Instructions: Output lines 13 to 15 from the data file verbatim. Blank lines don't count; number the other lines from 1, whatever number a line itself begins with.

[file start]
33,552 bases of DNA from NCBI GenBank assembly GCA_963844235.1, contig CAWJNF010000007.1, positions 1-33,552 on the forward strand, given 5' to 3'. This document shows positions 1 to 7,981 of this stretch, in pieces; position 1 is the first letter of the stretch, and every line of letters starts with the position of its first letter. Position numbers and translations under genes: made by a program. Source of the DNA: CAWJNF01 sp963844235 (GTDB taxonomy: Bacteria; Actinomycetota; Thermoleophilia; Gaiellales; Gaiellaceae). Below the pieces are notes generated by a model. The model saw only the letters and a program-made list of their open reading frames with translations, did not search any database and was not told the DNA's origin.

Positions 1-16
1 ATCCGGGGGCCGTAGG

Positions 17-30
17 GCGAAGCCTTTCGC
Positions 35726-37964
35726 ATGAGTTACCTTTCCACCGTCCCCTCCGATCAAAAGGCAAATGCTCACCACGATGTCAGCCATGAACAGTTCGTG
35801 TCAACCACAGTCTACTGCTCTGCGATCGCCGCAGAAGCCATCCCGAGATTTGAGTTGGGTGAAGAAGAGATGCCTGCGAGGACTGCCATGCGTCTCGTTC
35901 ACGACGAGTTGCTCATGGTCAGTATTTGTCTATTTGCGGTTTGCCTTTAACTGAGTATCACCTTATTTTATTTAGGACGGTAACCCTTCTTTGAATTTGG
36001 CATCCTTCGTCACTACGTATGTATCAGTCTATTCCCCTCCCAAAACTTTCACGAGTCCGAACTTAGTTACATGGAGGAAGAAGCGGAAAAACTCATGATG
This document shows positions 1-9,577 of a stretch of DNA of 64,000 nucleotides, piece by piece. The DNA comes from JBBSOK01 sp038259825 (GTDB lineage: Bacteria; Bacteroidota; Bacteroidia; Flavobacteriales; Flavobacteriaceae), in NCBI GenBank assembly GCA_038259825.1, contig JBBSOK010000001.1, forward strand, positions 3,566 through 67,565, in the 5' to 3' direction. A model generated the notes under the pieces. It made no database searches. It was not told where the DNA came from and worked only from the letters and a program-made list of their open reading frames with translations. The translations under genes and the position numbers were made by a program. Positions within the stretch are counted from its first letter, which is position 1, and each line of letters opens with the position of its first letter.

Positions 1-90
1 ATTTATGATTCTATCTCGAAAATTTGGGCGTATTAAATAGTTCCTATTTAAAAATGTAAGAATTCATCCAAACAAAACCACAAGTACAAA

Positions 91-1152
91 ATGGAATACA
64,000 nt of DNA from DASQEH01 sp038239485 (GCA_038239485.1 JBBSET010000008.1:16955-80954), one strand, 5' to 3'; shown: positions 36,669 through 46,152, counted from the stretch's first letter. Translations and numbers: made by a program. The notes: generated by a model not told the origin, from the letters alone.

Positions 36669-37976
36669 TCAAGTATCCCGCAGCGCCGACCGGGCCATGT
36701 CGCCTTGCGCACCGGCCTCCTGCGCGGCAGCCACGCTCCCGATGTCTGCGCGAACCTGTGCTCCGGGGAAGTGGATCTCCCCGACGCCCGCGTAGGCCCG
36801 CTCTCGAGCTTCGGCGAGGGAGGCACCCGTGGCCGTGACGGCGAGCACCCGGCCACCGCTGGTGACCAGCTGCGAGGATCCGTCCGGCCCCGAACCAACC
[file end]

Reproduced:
1 ATTTATGATTCTATCTCGAAAATTTGGGCGTATTAAATAGTTCCTATTTAAAAATGTAAGAATTCATCCAAACAAAACCACAAGTACAAA

Positions 91-1152
91 ATGGAATACA